All of this sounds very cerebral and abstract, but in fact, this musical journey is totally absorbing. And astonishingly, Bartók manages in the three following movements to derive such an extraordinary range of musical transformations and moods from the cramped little fugal theme. Movement two is a brilliant dance driven by kinetic rhythms; its vivacious opening theme is an expansion of the fugue subject. The percussion section now comes to the fore, while the two string sections play antiphonal games with each other. The middle development section contains the most electrifying music, with pizzicato strings essentially joining the percussion section of piano, celesta, harp and xylophone.
The high, chilly clicks of the xylophone announce the Adagio third movement: perhaps the most extraordinary of Bartók’s famous “night music” scenes. In the words of his son Béla Jr.: “My father captured the frogs’ concert and other evocative sounds in the quiet of the [Hungarian] plain.” Here, the composer creates an extraordinary sound world, unfolding an atmosphere of wonder, mystery and a touch of fear. The rhapsodic combination of celesta, harp and piano glissandos over tremolo strings is uncannily beautiful. In between each section of this arch-form movement, which rises to a climax in the middle, Bartók inserts fragments of his fugue subject.
Timpani and strumming strings launch the Allegro molto finale: an exuberant parade of folk-dance themes, starting with a dashing melody in syncopated Bulgarian rhythm. At midpoint, the dancing subsides, and the tempo slows for a grand statement by the strings of a more expansive and confident version of the fugue subject. But the Bulgarian-style dance soon returns, and the work closes in uninhibited joy. No wonder the first audience wanted an encore!
Piano Concerto No. 5 in E-flat Major, op. 73, “Emperor”
Ludwig van Beethoven
Born in Bonn, Germany, December 16, 1770; died in Vienna, Austria, March 26, 1827
There is a certain irony in the subtitle of "Emperor" that was later given to Beethoven's Fifth and final Piano Concerto, but never used by the composer himself. By the spring of 1809 when Beethoven was creating his "Emperor" Concerto, the last person he would have wanted to honor was the emperor of the day, Napoleon Bonaparte. Years earlier, he had angrily obliterated a dedication to the French leader he'd once admired from the title page of his Third Symphony, the "Eroica," after he learned that Napoleon had just crowned himself Emperor. "Now he will become a tyrant like all the others," the composer raged.
Now in May 1809, Napoleon's armies were actually besieging the city of Vienna. Beethoven’s home was in the line of fire of the French cannons, and he was forced to flee to his brother’s house, where he holed up in the cellar with a pillow pressed to his still sensitive ears. But his work on his new Concerto did not cease.
And yet in many ways “Emperor,” taken in a more generic sense, is an appropriate title for this concerto. It is a work of imperial size and scope—particularly in its huge first movement—and it reflects its war-writhen era in its virile, martial tone. Its key—E-flat major—was one of Beethoven’s favorites and one he associated with heroic thoughts; it is also the key of the “Eroica." Sadly, Beethoven was never able to display his own powers as a pianist with this work. Although he had introduced all his other keyboard concertos to the public, his deafness was too far advanced for him to risk playing the 1810 premiere in Leipzig.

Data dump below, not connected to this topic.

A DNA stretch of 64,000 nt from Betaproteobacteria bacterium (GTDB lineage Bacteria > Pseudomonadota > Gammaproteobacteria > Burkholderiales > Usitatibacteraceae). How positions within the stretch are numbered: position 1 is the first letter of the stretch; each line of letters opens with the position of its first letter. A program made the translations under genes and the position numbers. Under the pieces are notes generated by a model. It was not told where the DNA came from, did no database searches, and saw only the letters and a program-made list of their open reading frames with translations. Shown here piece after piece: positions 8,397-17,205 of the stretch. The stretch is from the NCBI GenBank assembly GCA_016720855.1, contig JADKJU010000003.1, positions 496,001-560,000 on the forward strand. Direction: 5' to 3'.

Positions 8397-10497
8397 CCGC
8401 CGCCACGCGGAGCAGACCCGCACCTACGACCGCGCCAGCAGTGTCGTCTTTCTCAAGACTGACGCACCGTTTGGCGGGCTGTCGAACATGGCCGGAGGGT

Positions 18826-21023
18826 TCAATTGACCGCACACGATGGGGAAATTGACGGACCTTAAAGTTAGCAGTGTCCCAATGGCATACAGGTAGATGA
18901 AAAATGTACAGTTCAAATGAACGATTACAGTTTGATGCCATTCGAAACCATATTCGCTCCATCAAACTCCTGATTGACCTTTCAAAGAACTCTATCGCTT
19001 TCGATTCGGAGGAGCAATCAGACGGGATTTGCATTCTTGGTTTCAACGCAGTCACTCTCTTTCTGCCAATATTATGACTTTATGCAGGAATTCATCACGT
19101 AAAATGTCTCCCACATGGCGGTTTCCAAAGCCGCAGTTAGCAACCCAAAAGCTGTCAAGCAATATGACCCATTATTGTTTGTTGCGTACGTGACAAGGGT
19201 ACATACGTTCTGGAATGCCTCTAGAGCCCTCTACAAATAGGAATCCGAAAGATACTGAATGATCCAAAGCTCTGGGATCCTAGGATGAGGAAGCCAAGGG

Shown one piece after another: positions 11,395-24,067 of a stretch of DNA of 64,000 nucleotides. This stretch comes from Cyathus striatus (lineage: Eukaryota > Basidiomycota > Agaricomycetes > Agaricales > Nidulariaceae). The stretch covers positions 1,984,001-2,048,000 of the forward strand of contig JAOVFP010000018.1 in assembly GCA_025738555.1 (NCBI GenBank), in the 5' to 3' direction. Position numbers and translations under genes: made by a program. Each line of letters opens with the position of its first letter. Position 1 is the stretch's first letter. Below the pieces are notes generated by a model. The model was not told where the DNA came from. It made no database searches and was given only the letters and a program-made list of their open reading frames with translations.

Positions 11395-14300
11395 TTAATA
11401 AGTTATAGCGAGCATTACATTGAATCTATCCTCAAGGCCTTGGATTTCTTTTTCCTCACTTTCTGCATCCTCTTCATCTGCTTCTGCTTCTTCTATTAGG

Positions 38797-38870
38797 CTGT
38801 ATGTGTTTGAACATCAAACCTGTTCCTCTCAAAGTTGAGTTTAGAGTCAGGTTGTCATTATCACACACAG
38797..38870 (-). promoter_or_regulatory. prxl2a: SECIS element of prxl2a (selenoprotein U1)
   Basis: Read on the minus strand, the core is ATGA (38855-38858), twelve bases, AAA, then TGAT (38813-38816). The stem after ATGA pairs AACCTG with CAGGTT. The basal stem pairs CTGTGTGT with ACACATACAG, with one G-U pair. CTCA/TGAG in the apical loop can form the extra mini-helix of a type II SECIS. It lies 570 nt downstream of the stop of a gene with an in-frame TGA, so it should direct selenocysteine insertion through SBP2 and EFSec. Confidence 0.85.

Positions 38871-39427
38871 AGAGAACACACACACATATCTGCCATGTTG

The length and complexity of the sonata-form first movement demonstrate Beethoven's new symphonic conception of the concerto. The opening is boldly innovative. First we hear the pianist sweeping over the keyboard in grand, toccata-like arpeggios and scales, punctuated by loud chords from the orchestra. Then the soloist allows the orchestra to present its long exposition of themes. The first theme, with its distinctive turn ornament, is introduced immediately. The second, a quirky little march, appears first in halting minor-mode form in the strings, then is immediately smoothed out and shifted to the major by the horns. Over the course of the movement, Beethoven will transform both these themes in a wondrous kaleidoscope of keys, moods and figurations.
After its long absence, the piano begins its version of the exposition with a rising chromatic scale ending with a long, high trill. Throughout, Beethoven uses this scale as an elegant call-to-attention: whenever we hear it, we are being given notice that a new section of the movement is beginning. It will mark the opening of the development section and later the closing coda after the recapitulation.
Just before that coda comes the usual moment for the soloist's big cadenza. But here Beethoven has quashed the soloist's customary right to improvise his or her own exhibition of virtuosity. Fearing the jarring improvisations other soloists might make, the composer wrote in Italian in the score: "Non si fa una Cadenza, ma s'attaca subito il seguente" ("Don't play a cadenza, but attack the following immediately"). He then carefully wrote out a brief series of variants on both his principal themes, the piano soon joined by the horns to blend the cadenza smoothly into the movement's flow.
A complete contrast to the extroverted first movement, movement two is a sublime, very inward elegy in B major, a remote key from the home tonality of E-flat. Two themes receive a quasi-variations treatment. The first and most important is the strings' grave, almost religious theme heard at the opening. The second theme is the downward cascading music with which the piano enters.
At the close of the movement, the pianist experiments hesitantly with a new melodic/rhythmic idea. Suddenly, the spark is struck, and the theme explodes into the exuberant rondo finale. Beethoven stresses the weak beats of the dancing 6/8-meter, giving his theme an eccentric, hobbling gait. An important element is the crisp dotted rhythm first heard in the horns; this martial, drum-like motive returns us to the wartime world of the Concerto’s birth. Near the end, Beethoven gives this to the timpani, in eerie duet with the soloist, before the concerto’s triumphant finish.
Notes by Janet E. Bedell copyright 2010